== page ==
Your Timeline to PMP Certification – Shorter Than You Might Expect!

Aug 30, 2018 | Project Management

You may already be plotting your course to your PMP certification and then onward to your ultimate career destination. 

At first, you might wonder … How long is it going to take to get my PMP, anyway?

Remember the key milestones that you need to achieve for your PMP:

  1. Gain project management experience (4,500 hours with a four-year degree, 7,500 hours without)
  2. Complete 35 hours of education
  3. Submit your application to the PMI for approval
  4. When you receive PMI approval of your application, send your payment
  5. When PMI acknowledges your payment, schedule your PMP certification test.
  6. Pass the test!  Good news — Your test is graded immediately after you finish  – you don’t have to wait days or weeks to find out the result! 

Now, let’s do some what-if math to see what the roadmap to your PMP might look like.

You will spend the most time gaining project management experience.  

Perhaps the biggest question mark — how long is this leg of your roadmap?   We can break it down and get a reasonable “guess”-timate.

First, we’ll assume that you’re starting from scratch— at the worse case, you currently have little or no experience leading and directing projects that will qualify for your PMP application. 

We’ll look at two scenarios under the above assumption:

  1. Scenario 1:  You anticipate opportunities to lead and direct projects in your current position, and these opportunities will grow from part-time PM roles in Years 1 and 2 to full-time PM roles in Years 3 and 4.  Your job title may not be “Project Manager,” but the work you’ll be doing is relevant to one or more of the project management domains/process groups. 

PV Blog 4 Img1 Table


In the above scenario, we look four years into the future and determine that you still start gaining qualified project management experience in Year 1.  Over the subsequent years, you will dedicate increasing effort to project management assignments, until Years 3 and 4 where you have reached a level of full-time engagement in project management work. 

if you are starting with no project management experience and you have your four-year degree, you will slightly exceed both the three-year/36-month non-overlapping experience requirement and the minimum 4,500 hours requirement in four years. 

If you are starting with no project management experience and you don’t have your four-year degree, you will still need nearly two years to meet the five-year/60-month non-overlapping experience requirement.  You will also need approximately 2800 more hours of project management experience. 

  1. Scenario 2:  You are moving into your first formal project manager role, and you will be leading and directing projects on a full-time basis

PV Blog 4 Img2 Table


In Scenario 2 above, you are still starting with no project management experience and you have assumed a full-time project manager role.  With your four-year degree you will exceed both the experience duration (three years/36 months) requirement and the project management hours requirement.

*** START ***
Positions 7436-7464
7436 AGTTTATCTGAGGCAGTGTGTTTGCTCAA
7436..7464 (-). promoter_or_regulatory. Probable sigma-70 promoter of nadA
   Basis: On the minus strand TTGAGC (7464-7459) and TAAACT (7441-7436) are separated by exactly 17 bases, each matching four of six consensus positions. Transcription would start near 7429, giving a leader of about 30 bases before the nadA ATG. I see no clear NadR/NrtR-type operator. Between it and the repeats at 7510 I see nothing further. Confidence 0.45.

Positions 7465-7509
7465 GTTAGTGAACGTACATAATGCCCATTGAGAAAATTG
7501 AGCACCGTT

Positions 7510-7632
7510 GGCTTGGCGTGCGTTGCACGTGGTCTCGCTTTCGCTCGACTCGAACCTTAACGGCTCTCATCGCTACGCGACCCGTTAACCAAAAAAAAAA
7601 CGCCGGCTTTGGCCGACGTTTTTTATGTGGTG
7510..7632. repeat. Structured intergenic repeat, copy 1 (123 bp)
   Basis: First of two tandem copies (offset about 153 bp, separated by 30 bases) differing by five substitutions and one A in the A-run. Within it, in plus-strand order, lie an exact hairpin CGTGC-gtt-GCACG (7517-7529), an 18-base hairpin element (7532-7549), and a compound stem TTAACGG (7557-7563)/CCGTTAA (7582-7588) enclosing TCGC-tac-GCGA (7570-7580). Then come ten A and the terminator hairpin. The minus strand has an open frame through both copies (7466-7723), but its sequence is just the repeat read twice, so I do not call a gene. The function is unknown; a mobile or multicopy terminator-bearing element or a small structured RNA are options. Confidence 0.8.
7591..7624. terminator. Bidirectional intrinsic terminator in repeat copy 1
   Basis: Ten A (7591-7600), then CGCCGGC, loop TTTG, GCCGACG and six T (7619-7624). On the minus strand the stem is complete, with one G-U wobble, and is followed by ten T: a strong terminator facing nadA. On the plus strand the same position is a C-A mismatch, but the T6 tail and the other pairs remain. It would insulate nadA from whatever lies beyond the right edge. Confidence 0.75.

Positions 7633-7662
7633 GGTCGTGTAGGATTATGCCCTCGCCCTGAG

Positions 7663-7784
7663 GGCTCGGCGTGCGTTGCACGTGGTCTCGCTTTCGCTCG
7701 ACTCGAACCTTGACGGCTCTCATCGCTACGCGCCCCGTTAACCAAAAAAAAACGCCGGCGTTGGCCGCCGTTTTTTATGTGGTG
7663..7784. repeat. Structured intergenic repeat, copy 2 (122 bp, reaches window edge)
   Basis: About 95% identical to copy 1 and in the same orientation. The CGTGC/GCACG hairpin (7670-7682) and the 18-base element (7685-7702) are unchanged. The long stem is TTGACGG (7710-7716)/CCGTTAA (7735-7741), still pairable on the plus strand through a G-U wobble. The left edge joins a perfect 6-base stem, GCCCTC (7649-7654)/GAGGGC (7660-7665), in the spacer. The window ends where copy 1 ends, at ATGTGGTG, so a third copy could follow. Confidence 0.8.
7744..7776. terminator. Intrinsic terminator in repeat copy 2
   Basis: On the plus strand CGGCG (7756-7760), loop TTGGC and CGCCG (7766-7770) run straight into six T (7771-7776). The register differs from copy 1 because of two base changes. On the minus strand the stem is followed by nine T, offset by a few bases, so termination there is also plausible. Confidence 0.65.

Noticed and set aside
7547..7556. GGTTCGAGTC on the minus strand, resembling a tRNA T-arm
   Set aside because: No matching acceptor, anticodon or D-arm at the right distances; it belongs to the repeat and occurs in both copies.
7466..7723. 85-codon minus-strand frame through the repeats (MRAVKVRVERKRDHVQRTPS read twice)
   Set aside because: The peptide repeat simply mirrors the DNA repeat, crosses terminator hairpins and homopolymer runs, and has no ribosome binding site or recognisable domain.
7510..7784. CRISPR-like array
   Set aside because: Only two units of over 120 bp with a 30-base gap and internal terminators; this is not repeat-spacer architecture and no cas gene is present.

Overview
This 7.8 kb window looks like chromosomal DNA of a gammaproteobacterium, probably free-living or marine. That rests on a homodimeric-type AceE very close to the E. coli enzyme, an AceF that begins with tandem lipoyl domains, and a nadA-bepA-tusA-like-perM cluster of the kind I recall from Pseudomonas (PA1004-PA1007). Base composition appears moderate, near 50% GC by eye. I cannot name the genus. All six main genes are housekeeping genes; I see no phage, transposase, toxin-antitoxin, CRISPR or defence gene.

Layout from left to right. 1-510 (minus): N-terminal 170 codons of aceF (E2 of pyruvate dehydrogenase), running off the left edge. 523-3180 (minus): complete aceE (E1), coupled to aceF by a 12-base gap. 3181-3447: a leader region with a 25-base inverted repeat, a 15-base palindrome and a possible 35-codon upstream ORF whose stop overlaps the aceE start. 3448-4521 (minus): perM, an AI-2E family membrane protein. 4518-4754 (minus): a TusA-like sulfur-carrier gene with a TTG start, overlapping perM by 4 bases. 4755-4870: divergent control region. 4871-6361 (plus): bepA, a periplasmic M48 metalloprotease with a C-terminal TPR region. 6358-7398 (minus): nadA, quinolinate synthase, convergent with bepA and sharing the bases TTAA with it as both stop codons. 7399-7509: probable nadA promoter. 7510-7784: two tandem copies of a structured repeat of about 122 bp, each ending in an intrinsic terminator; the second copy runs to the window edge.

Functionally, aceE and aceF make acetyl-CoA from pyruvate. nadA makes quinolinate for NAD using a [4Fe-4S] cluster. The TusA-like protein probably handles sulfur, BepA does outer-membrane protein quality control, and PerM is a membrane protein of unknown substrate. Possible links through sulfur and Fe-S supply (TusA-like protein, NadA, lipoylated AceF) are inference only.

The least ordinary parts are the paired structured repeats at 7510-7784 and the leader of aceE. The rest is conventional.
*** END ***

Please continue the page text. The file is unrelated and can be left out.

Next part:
If you are starting with no project management experience and no four-year degree, and you have assumed a full-time project manager role, you will naturally make more progress in Scenario 2 than in Scenario 1 toward meeting the experience and hours requirements.   At the end of four years as a full-time PM, you will only need approximately one more year/12 months and 1200 more hours of experience. 

Remember that the above scenarios are just hypothetical examples showing how to put together an estimate of the timeline for your PMP roadmap. Your experience leading and directing projects will be different, and you may have more or fewer average work hours per month.   Create your own roadmap and keep track of your progress!

REMEMBER:  Chances are you already have some qualifying PM experience.  You can adjust our Scenario 1 and 2 models to add in the experience you’ve already gained.  Also, Project Managers may spend a considerable amount of time estimating and what-if-ing schedules and hours projections for real projects – so, you might find this exercise good practice!

You will spend much less time meeting the education requirement and completing the PMP certification exam.

The education required for the PMP application is only 35 contact hours – depending on how you decide to meet this requirement, it could take you as little as one week!  PMP exam prep courses, such as those offered by Project Vanguards LLC, would be a great choice, because you will satisfy ALL 35 hours of the education requirement PLUS you will learn critical success techniques for passing the exam on the first try! 

The amount of time it will take for you to prepare for and sit for the PMP certification exam is really your call.  In our blog The PMP Exam – Up Your Prep Game for First-Time Pass!, we discuss how you can leverage your personal learning style to select the more effective study method(s) and tool(s) for you.  If you take some time to research, you will find many study approaches and plans on the web offered by PMPs based on their own experience.   

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